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Review: Klezmatics at Walt Disney Concert Hall

December 21, 2011 |  9:53 pm

The Klezmatics' Hanukkah music show at Disney Hall is a refreshing change-up from Christmas carols this holiday season.

Klezmatics-horns
The bestselling album in the nation right now is Michael Bublé's "Christmas," and at last count there were eight collections of Christmas music in the Top 30 of the national album sales chart. Christmas music is inescapable, whether it's being piped in at the mall, at the coffee shop, or via a co-worker's cellphone ring tone.

All of which made the Klezmatics' presentation of Hanukkah music on Monday at Walt Disney Concert Hall a refreshing reminder that the holidays aren't exclusively dedicated to Christmas.

During a rich, vibrant two-hour concert the day before Hanukkah's eight-day observance began, the veteran New York-based band dug deep into a trove of songs and styles that originated long ago among Jews living in Eastern Europe and played to a near-capacity crowd.

The sextet masterfully (and seemingly effortlessly) expressed the celebratory and sentimental feelings that are fundamental facets of traditional klezmer music. Such feelings aren't limited to any one culture, of course, and the Klezmatics succeeded in making the music feel universal while still meeting the expectations of those familiar with that genre.

Under an expanse of festive multi-pointed silver stars suspended from the Disney Hall ceiling, founding members Lorin Sklamberg and Frank London walked onstage with longtime bandmates Lisa Gutkin, Matt Darriau, Paul Morrissett and Richie Barshay and with no introduction began playing "Zol shoyn kumen di geule." This characteristically minor-key klezmer tune is built on an invigorating polyrhythmic beat in which a waltz pulse coexisted magically with a four-beat-per-measure counter rhythm as trumpet, alto sax, fiddle, accordion, bass and drums came together -- and then apart -- in various combinations of tonal colors.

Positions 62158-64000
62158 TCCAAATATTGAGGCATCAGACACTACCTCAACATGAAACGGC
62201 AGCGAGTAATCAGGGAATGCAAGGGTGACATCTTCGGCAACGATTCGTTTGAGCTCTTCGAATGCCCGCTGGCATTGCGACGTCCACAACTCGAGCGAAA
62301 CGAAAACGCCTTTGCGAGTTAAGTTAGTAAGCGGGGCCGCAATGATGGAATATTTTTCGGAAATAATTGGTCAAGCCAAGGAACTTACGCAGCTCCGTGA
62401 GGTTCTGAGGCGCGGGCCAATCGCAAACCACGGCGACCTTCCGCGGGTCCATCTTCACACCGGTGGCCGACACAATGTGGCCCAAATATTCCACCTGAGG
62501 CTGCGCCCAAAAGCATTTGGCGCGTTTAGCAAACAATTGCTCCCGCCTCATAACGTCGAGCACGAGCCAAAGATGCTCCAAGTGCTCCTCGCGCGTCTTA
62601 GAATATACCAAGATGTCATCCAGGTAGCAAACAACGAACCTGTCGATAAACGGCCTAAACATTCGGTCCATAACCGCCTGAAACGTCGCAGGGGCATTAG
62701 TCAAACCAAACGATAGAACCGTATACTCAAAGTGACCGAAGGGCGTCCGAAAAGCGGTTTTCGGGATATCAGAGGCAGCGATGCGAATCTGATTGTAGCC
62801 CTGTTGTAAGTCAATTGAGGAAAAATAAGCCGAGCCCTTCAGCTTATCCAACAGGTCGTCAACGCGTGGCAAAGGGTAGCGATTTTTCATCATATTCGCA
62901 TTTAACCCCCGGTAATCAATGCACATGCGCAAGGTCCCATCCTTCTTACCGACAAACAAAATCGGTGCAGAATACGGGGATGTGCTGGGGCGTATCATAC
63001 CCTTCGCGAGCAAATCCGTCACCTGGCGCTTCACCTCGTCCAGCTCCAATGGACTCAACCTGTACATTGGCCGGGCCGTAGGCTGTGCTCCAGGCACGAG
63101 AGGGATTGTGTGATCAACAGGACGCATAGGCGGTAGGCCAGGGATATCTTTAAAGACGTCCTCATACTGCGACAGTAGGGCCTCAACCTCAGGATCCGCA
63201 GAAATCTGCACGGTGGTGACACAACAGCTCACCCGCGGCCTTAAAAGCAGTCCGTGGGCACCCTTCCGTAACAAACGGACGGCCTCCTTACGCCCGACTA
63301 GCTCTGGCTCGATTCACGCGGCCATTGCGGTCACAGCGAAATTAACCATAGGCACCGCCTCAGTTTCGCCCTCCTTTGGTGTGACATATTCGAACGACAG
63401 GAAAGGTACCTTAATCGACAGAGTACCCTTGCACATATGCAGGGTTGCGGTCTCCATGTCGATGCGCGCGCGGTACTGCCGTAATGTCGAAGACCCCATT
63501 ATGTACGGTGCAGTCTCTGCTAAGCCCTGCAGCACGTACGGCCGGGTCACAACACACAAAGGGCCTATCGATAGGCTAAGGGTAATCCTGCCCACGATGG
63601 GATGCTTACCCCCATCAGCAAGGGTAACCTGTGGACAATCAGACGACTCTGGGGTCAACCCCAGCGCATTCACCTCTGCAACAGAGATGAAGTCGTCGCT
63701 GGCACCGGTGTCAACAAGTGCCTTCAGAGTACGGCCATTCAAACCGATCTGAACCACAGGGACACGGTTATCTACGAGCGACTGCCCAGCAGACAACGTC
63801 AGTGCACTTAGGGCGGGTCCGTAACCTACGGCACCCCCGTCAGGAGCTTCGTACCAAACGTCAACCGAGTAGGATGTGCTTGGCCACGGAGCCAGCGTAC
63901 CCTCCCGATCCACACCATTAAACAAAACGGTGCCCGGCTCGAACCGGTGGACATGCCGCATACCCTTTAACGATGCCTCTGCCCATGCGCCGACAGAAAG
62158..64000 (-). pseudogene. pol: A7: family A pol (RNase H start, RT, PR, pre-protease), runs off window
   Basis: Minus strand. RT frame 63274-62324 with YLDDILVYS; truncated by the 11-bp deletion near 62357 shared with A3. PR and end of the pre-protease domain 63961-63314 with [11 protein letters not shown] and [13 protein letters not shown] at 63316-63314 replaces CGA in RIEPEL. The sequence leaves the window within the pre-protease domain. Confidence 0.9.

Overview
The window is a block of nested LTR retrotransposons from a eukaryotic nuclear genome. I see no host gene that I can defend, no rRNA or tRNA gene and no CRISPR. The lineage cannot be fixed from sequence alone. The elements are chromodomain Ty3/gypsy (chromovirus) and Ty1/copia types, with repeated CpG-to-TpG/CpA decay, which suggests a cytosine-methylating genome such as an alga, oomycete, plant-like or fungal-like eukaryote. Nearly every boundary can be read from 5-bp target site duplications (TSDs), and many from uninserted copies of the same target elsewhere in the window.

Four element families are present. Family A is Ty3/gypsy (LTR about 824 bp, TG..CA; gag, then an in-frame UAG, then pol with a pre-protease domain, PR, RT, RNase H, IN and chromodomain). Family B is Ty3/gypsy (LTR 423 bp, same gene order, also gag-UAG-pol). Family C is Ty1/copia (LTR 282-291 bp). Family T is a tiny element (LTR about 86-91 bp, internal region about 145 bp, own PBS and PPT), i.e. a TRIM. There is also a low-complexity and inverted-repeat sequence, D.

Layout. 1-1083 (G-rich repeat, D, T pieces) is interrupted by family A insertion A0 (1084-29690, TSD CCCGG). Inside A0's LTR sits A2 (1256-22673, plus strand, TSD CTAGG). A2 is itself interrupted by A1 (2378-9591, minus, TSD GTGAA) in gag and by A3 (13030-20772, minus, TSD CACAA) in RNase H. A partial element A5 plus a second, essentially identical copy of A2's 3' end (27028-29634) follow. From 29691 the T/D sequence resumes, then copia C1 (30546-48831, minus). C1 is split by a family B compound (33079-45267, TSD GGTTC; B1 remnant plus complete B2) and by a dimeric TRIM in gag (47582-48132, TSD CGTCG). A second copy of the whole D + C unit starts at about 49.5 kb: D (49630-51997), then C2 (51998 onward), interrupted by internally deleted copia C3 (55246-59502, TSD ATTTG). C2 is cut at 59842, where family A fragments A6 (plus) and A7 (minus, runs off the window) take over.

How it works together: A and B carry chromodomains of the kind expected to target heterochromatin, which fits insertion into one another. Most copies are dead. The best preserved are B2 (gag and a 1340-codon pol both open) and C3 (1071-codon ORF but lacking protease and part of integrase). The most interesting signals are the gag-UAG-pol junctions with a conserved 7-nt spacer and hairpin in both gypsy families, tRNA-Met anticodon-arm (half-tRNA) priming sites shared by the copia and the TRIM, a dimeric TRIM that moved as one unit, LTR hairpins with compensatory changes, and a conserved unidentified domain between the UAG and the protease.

Sklamberg, who was working at New York's YIVO Institute for Jewish Research a quarter century ago when he met London, handles most of the lead vocals. Although klezmer music originally was strictly instrumental, the Klezmatics included a number of songs with lyrics -- some in Yiddish, some in English -- for which Sklamberg employed a powerfully pure tenor with a hint of grit at the edges.

A generous chunk of the set was given to songs written by American folk music titan Woody Guthrie, and recorded by the Klezmatics on their 2006 Grammy-winning album "Wonder Wheel" and its holiday-centric companion "Woody Guthrie's Happy Joyous Hanukkah." The sometimes awkward but sincere songs Guthrie created out of his family connection to Jewish life -- his mother-in-law was American Yiddish poet Aliza Greenblatt -- became a source of humor as London asked whether anyone in the crowd had a "tree" at home like the one Guthrie exhorted people to dance around in "Hanukkah Tree." When no one raised a hand, London nodded knowingly: "Enough said."

Because each of the band members has extensive credits in other branches of ethnic music as well as jazz and folk, they were well equipped to highlight connections among the sounds of klezmer music and, by turns, Irish folk, Moorish-influenced music of Spain, Louisiana zydeco, traditional New Orleans jazz and even the mariachi music of Mexico thanks in part to the wide, brassy vibrato London brought to his trumpet playing.

The Disney Hall acoustic left Sklamberg sounding for a time as though he were straining to be heard in a packed high school gymnasium, and early on also diminished his accordion and Darriau's sax in the mix. But as the show progressed, a better sonic balance emerged, allowing the varied musical combinations to steep.

Klezmatics
Gutkin focused mostly on violin, but took a hauntingly emotional lead vocal on "Gonna Get Through This World" that echoed African American gospel music. Sklamberg moved from accordion to piano to guitar, London shifted from trumpet to an electric keyboard (occasionally handling both at the same time), Darriau alternated among clarinet, sax and the recorder-flute-like kaval, and Morrissett set aside his bass now and then and tapped elegantly on the dulcimer-like tsimbl.

Drummer Barshay provided a wealth of energetic support, never losing his nimble way even at the sometimes breakneck paces called by London or Sklamberg. He turned the dreaded drum solo segment into an engaging rhythmic call-and-response exercise with the crowd.

They even let all the instruments drop away on a couple of songs to showcase ebullient six-part vocal harmonies not far removed from American country gospel tradition. It was enough to make even a skeptic a believer in Walt's credo that it's a small world after all

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-- Randy Lewis

Photos: Top - Matt Darrian, left, and Frank London throw Woody Guthrie tunes into the mix. Bottom - The Klezmatics sextet smoothly switch among different instruments to perform klezmer music on Monday at Walt Disney Concert Hall. Credit: Lawrence K. Ho / Los Angeles Times

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